Landlords in England, Northern Ireland, Scotland, and Wales require specific notice forms to evict tenants from a residential property. LawDepot offers the forms you need for your country and allows you to customise them to your situation.

Evicting a tenant in England and Wales

In England and Wales, landlords can use a Section 21 Notice (Fixed or Periodic) or Section 8 Notice to evict a tenant.

What is a Section 21 Notice Letter?

A Section 21 Notice, also known as a Notice Requiring Possession, can be used to terminate a fixed or periodic Assured Shorthold Tenancy (AST) after the term is over.

What is the difference between a fixed and periodic tenancy?

A fixed term tenancy has a specific end date (e.g. May 30).

A periodic tenancy has no end date and automatically renews every week or month.

A tenant can begin a tenancy for a fixed or periodic term. If neither party chooses to end a tenancy after a fixed term expires, it automatically rolls into a periodic tenancy.

Who should use a Section 21 Eviction Notice?

A Section 21 Notice is typically used by a landlord to terminate a fixed or periodic Assured Shorthold Tenancy and regain possession of the dwelling after the term has expired.

What does a Section 21 Eviction Notice include?

A Section 21 Notice includes the following information:

  • Name, address, and phone number of the landlord
  • Name and address of the tenant
  • Date the notice is served
  • Date of repossession
  • Reference to Section 21 of the Housing Act

What is a Section 8 Notice?

A Section 8 Notice, also referred to as a Section 8 Possession Notice, is used by landlords to terminate an Assured Shorthold Tenancy before the fixed term has ended.

When can I use a Section 8 Eviction Notice?

A Section 8 Notice can be used when the tenant has breached the Tenancy Agreement and it satisfies one of the grounds for eviction. The landlord can issue the Section 8 Notice, but must apply for a possession order from the court to evict the tenant. The order must specify the landlord's intentions of regaining possession to the dwelling, and also the mandatory or discretionary grounds for eviction.

What is the difference between mandatory and discretionary grounds for eviction?

If one of the mandatory grounds for eviction is proven in court, the judge must grant a possession order to the landlord. Conversely, discretionary grounds are subjective, and the possession order is granted at the court's discretion.

What does a Section 8 Possession Notice include?

A Section 8 Notice includes the following information:

  • Name and address of both the landlord and tenant
  • Date the notice is served
  • Repossession date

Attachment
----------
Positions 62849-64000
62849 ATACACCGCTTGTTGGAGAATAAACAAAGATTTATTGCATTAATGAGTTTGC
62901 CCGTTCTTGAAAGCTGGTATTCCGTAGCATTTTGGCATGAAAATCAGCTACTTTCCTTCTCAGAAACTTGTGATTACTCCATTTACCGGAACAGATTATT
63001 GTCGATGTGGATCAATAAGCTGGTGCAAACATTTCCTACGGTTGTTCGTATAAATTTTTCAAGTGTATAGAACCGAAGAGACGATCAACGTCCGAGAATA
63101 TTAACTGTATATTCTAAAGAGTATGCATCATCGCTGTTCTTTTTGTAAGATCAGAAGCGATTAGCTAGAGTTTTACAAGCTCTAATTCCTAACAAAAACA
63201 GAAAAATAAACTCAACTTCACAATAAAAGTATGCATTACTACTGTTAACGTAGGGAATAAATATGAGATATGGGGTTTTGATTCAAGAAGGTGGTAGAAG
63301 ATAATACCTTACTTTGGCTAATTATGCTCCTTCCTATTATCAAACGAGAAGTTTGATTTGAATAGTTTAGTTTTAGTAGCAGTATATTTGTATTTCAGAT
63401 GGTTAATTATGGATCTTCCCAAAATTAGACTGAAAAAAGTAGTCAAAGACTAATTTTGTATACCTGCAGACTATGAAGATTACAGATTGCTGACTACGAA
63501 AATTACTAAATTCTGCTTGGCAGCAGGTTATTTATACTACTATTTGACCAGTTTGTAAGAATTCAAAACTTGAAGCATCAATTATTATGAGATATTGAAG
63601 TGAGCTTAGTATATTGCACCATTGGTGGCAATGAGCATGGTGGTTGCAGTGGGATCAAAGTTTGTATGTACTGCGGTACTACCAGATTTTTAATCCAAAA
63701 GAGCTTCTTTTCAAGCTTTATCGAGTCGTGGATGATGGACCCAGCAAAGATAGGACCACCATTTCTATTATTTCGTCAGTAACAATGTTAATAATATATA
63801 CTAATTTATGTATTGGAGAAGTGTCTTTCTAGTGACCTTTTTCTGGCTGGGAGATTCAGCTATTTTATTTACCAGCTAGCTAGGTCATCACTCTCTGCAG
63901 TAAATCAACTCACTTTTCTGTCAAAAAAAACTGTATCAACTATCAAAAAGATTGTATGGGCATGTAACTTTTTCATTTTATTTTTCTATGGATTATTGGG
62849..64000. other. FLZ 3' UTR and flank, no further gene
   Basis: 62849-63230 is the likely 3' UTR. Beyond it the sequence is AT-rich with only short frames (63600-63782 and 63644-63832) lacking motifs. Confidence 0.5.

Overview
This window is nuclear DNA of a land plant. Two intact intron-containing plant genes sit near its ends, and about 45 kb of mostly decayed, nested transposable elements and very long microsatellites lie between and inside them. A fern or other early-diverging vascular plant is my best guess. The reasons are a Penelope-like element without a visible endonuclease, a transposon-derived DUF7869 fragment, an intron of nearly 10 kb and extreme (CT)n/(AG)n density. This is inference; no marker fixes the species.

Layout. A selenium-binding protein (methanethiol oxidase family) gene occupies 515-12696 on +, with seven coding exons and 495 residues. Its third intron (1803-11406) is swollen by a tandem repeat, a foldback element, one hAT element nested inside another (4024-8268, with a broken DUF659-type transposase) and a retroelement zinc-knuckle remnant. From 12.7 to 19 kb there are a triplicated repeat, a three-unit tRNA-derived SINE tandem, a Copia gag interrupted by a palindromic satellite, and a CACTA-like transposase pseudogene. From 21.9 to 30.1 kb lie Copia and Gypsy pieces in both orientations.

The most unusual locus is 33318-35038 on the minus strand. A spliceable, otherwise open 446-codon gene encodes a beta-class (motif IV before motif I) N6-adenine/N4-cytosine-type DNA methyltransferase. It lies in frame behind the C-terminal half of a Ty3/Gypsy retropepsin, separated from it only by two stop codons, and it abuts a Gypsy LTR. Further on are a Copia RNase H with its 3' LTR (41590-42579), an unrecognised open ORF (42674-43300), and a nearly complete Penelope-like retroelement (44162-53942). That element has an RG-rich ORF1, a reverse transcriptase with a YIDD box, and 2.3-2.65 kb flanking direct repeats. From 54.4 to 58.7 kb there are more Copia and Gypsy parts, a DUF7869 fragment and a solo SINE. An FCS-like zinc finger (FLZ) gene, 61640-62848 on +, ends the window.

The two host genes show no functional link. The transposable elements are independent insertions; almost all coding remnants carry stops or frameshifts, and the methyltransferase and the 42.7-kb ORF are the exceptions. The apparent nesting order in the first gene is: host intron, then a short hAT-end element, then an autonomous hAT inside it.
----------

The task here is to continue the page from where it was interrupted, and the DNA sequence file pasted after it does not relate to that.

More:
• The statutory grounds that the tenant violated
  • Reference to Section 8 of the Housing Act

Evicting a tenant in Northern Ireland

In Ireland, a Notice to Quit is used to evict a tenant.

What is a Notice to Quit?

A Notice to Quit is a written eviction notice that a landlord or tenant can use to end a residential tenancy.

When can I use a Notice to Quit?

A Notice to Quit can be used to end a fixed or periodic tenancy when:

  • A tenant breaches the Tenancy Agreement within a fixed or periodic term (e.g. tenant has failed to pay rent).
  • A landlord or tenant wishes to end a periodic tenancy.

How do I deliver a Notice to Quit letter?

You must serve the Notice to Quit within the appropriate notice period, which will depend on how long the tenant has lived in the property or the stated notice period in the Tenancy Agreement.

The notice form should be delivered in person, by mail, or electronically. You can ensure the notice was received by using recorded delivery, asking a third party to witness the delivery, or requesting a response from the tenant once they've received the letter.

Both parties should have a written copy of the notice for their records.

What is included in a Notice to Quit?

A Notice to Quit should include the following information:

  • Landlord and tenant contact information
  • Address of the premises
  • How the tenant breached the agreement, citing the breach
  • Last day of the tenancy
  • Instructions regarding security deposit, property inspection, or key drop off

Evicting a tenant in Scotland

In Scotland, a Notice to Quit form is used to evict a tenant or end a tenancy. Scottish landlords must also issue a Section 33 Notice to end a tenancy, or a Form AT6 when the tenant has breached the agreement before the term is over.

What is a Section 33 Notice?

When a landlord wishes to end a Short Assured Tenancy, they must provide their tenant with a Section 33 Notice and a Notice to Quit.

A Section 33 Notice states that the landlord wants to repossess the property and provides a date of repossession.

Unless otherwise stated in the Tenancy Agreement, the minimum notice period for a Section 33 Notice is two months. If you do not issue the notices before the fixed term expires, the tenancy will automatically continue in what is known as tacit relocation.

What is a Form AT6 (Notice of Proceedings)?

If the tenant has breached the Tenancy Agreement under one of the grounds for eviction, the landlord must give them a Form AT6, also called a Section 19 Notice or Notice of Proceedings, and a Notice to Quit.

The Form AT6 states the grounds for eviction and the landlord's intention to start legal proceedings to gain possession of the property. You can serve the Form AT6 and Notice to Quit forms together or separately. The length of notice depends on the grounds for eviction and length of tenancy.